Common Blue Violet, Viola papilionacea or V. sororia, is both edible and medicinal and has even been used as an insecticide. The flowers and leaves are both edible and rich in vitamin’s A and C. Medicinally, it has been used for dysentery, blood, colds, coughs, headaches and as a spring tonic.
Common Blue Violet Sources:
Audubon Guides Box Set – Birds, Tree, Wildflowers & Mammals. Computer Software.Green Mountain Digital. Version: 2.3. Web. Jul 10, 2014.
Brill, Steve. Wild Edibles Plus. Computer Software. WinterRoot LLC. Version 1.5. 2012. Web. Feb. 15, 2014.
Hamel, Paul B. and Mary U. Chiltoskey. Cherokee Plants and Their Uses- A 400 Year History. North Carolina: Herald Publishing. 1975. Print. pg. 60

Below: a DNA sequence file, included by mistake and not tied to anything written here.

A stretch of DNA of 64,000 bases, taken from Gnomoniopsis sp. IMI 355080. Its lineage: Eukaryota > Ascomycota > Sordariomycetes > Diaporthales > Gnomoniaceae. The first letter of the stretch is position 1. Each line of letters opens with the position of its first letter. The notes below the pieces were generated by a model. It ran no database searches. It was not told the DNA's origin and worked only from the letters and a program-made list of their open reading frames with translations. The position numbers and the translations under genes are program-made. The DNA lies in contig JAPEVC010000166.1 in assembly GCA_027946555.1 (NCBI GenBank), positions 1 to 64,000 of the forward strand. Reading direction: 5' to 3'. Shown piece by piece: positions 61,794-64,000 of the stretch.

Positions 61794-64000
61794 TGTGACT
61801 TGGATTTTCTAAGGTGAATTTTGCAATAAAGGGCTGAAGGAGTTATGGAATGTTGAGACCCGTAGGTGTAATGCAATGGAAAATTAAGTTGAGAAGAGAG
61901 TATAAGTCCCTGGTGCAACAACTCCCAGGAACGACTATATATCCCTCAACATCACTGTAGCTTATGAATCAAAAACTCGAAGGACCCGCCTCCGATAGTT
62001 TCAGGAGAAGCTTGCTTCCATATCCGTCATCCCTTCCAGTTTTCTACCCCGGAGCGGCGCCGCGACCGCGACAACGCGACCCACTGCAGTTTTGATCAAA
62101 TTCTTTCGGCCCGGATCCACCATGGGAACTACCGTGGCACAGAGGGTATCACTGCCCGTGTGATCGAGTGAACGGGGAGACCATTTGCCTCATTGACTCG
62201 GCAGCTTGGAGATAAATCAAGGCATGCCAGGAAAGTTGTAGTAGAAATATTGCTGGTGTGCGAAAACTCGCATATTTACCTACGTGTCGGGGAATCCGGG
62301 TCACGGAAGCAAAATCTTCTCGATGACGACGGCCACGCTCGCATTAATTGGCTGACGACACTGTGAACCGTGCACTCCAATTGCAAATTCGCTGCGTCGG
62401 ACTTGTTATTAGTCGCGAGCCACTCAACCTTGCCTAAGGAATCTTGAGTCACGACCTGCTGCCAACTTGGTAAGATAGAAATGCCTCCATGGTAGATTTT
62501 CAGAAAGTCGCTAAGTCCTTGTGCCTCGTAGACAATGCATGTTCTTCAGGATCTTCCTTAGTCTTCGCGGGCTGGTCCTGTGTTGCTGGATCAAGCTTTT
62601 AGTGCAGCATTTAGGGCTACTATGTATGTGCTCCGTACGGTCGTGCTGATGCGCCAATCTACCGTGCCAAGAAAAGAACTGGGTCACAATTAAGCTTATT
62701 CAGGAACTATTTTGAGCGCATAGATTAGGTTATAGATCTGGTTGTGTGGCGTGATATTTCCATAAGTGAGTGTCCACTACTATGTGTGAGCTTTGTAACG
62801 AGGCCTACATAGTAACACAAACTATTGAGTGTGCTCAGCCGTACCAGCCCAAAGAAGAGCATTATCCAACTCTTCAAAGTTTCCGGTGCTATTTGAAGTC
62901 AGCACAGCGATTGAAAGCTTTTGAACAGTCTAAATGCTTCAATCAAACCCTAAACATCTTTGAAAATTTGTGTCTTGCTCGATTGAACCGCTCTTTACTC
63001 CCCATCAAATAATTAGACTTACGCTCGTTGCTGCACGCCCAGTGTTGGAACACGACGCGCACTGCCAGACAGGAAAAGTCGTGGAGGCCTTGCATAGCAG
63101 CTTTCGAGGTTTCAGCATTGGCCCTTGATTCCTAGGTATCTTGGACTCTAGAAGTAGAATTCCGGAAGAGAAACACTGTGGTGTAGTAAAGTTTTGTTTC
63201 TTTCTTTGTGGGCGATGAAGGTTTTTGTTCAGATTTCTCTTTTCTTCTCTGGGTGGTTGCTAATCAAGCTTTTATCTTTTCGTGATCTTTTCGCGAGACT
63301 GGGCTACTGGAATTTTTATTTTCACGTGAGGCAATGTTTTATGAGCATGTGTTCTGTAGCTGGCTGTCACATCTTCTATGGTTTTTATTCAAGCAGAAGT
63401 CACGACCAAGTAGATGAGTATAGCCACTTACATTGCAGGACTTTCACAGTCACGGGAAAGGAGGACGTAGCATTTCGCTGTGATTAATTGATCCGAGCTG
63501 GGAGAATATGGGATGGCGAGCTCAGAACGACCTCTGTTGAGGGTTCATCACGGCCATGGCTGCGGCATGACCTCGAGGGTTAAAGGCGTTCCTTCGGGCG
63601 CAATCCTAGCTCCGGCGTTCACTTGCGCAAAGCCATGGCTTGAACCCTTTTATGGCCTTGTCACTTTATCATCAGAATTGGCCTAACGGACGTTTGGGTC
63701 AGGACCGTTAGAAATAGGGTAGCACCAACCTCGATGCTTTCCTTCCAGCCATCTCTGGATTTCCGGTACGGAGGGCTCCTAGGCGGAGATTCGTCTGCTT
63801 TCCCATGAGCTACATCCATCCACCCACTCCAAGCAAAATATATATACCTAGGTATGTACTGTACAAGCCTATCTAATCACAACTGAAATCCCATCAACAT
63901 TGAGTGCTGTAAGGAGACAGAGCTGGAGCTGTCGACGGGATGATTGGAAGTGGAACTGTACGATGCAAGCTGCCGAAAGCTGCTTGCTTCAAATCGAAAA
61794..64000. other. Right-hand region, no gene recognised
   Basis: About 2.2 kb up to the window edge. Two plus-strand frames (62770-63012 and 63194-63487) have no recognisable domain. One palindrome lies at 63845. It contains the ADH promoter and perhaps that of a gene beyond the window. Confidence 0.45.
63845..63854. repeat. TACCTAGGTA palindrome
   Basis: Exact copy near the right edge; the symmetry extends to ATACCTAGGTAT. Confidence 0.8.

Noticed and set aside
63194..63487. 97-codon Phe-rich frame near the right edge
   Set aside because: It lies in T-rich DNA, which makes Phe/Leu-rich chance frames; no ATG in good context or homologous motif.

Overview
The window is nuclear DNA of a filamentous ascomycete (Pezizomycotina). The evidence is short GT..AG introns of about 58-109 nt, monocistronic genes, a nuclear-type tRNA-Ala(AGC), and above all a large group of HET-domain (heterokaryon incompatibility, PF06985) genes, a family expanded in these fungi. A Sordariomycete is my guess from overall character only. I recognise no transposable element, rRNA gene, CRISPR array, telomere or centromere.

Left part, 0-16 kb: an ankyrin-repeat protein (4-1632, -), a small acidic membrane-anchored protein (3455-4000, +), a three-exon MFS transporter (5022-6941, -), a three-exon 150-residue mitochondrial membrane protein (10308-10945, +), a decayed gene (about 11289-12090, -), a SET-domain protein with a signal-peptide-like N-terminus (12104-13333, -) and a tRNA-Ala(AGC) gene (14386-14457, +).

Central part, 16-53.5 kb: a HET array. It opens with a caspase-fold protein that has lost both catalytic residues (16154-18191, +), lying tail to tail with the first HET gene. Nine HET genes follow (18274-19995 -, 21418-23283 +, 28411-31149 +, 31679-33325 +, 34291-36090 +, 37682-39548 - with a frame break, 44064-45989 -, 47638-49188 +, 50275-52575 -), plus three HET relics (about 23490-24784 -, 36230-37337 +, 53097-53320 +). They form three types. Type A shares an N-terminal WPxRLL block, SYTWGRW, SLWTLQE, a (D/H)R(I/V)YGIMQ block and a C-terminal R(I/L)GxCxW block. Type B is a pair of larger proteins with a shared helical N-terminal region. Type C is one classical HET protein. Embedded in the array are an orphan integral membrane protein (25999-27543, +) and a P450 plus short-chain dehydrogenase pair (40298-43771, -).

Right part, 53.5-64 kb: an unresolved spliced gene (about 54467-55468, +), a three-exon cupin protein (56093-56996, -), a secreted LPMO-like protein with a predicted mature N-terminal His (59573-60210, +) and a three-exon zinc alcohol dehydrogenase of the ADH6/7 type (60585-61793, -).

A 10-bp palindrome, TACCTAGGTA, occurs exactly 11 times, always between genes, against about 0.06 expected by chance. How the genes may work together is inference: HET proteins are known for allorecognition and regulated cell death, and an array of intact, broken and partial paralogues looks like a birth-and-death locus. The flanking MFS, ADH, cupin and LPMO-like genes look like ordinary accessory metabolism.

Moerman Daniel E., Native American Ethnobotany, Portland: Timber Press. 1998. Print. pg. 597
Newcomb, Lawrence. Newcomb’s Wildflower Guide. Boston: Little, Brown and Company, 1977. Print. pg. 30-31
Peterson, Lee Allen. The Peterson Field Guide Series; A Field Guide to Edible Wild Plants; Eastern and Central North America. Boston: Houghton Mifflin Company, 1977. Print. pg. 132-133, pl. 2
United States Department of Agriculture. Natural Resources Conservation Services. Web.